Separating the Gybe from the Turn
Something I’ve found to help students when they’re learning to gybe is to separate the gybe from the act of turning the boat. A gybe can require no turning at all, and understanding this will improve your gybes and reduce your likelihood of capsizing.
Most of the time, the reason we are gybing is because we want to turn and go the other way while sailing downwind. Maybe we've reached Ashby Ave and we have to head back before we start to feel the disapproving glare of the day leader through their binoculars. Or we're doing tight circles around a buoy and have to keep turning through the gybe. But really, gybing has nothing to do with turning, other than if we're turning downwind, we have to eventually gybe or we just can't continue the turn.
The gybe itself is nothing more than changing tacks (from port to starboard or vice versa) while sailing downwind. Or to put it more simply: a gybe is flipping the sail from one side of the boat to the other. If you’re on a dead downwind run, there is no turning needed. In fact, there are reasons to gybe that don't involve a turn at all. A common case is during racing--if you're on a dead run and want to obtain right of way by switching from port to starboard tack. No turning needed. Or maybe you're headed back home and the wind shifts a bit and you realize you're now sailing by the lee, so you flip the sail to get yourself out of accidental gybe territory. No turning needed.
I've noticed a lot of students (understandably) connect the turn and the gybe and want to turn through the gybe, from broad reach to broad reach, which can often result in a capsize. To help disconnect the two actions I've started doing this exercise:
- Get on a dead run. Get the jib to cross to the center of the boat and try to keep it there. Watch out for the accidental gybe, and tell your crew to do the same. If you have crew you may want to have someone hold the boom in place to avoid a gybe before you're ready. They'll also be able to feel the main starting to get back-winded, so they can let you know you've turned too far off the wind. Maintaining a dead-run can in-itself be tricky, and if you can hold this reasonably well in waves, you're off to a good start!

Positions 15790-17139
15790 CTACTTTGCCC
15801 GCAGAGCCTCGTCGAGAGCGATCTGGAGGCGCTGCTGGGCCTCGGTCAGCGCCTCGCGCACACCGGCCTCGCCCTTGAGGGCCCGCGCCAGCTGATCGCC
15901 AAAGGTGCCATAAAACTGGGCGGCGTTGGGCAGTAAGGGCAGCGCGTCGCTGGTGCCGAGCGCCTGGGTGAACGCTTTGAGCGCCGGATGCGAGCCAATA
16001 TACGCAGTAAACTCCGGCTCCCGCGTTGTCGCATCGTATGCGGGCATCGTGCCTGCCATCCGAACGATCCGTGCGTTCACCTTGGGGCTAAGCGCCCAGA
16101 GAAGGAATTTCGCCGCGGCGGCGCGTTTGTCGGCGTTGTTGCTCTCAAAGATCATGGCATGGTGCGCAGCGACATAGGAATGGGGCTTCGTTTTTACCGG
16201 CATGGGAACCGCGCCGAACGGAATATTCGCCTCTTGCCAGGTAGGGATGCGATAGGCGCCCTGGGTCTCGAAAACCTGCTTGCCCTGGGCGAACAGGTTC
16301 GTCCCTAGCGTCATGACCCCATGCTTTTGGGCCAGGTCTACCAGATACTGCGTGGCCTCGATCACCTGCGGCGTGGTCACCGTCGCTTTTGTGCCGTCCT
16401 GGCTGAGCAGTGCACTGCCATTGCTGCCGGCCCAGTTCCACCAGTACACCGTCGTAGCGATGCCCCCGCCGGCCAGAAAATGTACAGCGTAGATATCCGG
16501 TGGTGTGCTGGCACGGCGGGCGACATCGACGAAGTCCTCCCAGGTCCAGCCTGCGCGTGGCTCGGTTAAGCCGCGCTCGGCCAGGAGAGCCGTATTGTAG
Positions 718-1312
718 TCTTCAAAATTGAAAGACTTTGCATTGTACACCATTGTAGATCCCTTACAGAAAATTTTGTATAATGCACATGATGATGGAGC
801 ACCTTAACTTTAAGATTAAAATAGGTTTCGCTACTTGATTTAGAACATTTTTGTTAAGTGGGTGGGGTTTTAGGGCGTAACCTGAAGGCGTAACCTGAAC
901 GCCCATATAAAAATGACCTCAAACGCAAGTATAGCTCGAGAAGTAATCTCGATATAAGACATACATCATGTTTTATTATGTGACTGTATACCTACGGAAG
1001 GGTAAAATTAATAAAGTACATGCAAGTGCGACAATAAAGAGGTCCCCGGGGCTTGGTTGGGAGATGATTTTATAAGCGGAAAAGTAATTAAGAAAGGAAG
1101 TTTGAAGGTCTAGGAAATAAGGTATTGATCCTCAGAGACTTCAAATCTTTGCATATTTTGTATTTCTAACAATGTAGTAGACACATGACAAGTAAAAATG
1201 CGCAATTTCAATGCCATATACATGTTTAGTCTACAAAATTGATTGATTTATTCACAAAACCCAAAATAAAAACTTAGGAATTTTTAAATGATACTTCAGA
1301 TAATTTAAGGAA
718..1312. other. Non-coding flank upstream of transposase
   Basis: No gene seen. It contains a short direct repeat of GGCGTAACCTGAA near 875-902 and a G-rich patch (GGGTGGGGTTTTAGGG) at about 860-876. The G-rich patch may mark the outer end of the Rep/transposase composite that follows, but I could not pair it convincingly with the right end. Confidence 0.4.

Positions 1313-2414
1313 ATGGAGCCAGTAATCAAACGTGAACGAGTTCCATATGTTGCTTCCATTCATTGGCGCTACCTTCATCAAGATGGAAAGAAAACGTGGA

- Look at what you're heading towards on the horizon. Try to find a fixed reference point.
- Now gybe. Try to keep the boat headed dead downwind. Use your reference point on the horizon if it helps. Once the wind catches the sail on the other side, it will try to turn the boat up, so maintaining your heading will require some counter steer with the tiller. Think of it as a light version of the S-turn.
- Once you're confident you're still on a run, gybe again.
- Now do it faster, back and forth, while maintaining course.
- Try to get down to a few seconds between gybes.
- By now you're probably at the rocks, so better tack your way back up to the restaurant and do some more.
I've found this tends to create a light bulb moment and hopefully makes gybing in general a little smoother.
When you subscribe to the blog, we will send you an e-mail when there are new updates on the site so you wouldn't miss them.
I don't think I'd encourage correlating wind direction with landmarks. One of the most widespread problems at the club is sailing to landmarks rather than to the wind, a habit strongly encouraged by the fact that 90% of the time the wind comes from the direction of the Golden Gate. When you go to line up a COB close reach, for example, it is hard to scrub the nearly automatic frame of reference if the wind is S, E or N. Plus, it can shift pretty rapidly, so that one approach to a COB requires a different line than the next, and heading dead down wind may require you to sail in an arc.
Yea I'm on the fence about that part for that reason, and I don't always mention it, depending on how the student is doing. This is a temporary exercise though, just to get them to stop turning too much to gybe. If using the horizon helps, I'll let them for this, and I don't think it instills too much of a sense of 'ok to be on a run, I should always be pointing at that building'. Also, I have them get on a run before mentioning using a horizon reference point. If they can get there first, the use of the horizon is minimal.
On a dead run, you have some pretty good indicators on the boat. Ryan mentioned one in a way I hadn't thought of - the jib, and trying to keep it more or less centered. That makes sense. And also you have the main sail. With someone's hand on the boom, you can feel when it's getting back-winded. The yarn on the shroud is OK, too. And although the wind will shift, the angle of the boat to the swells isn't all that bad in most cases.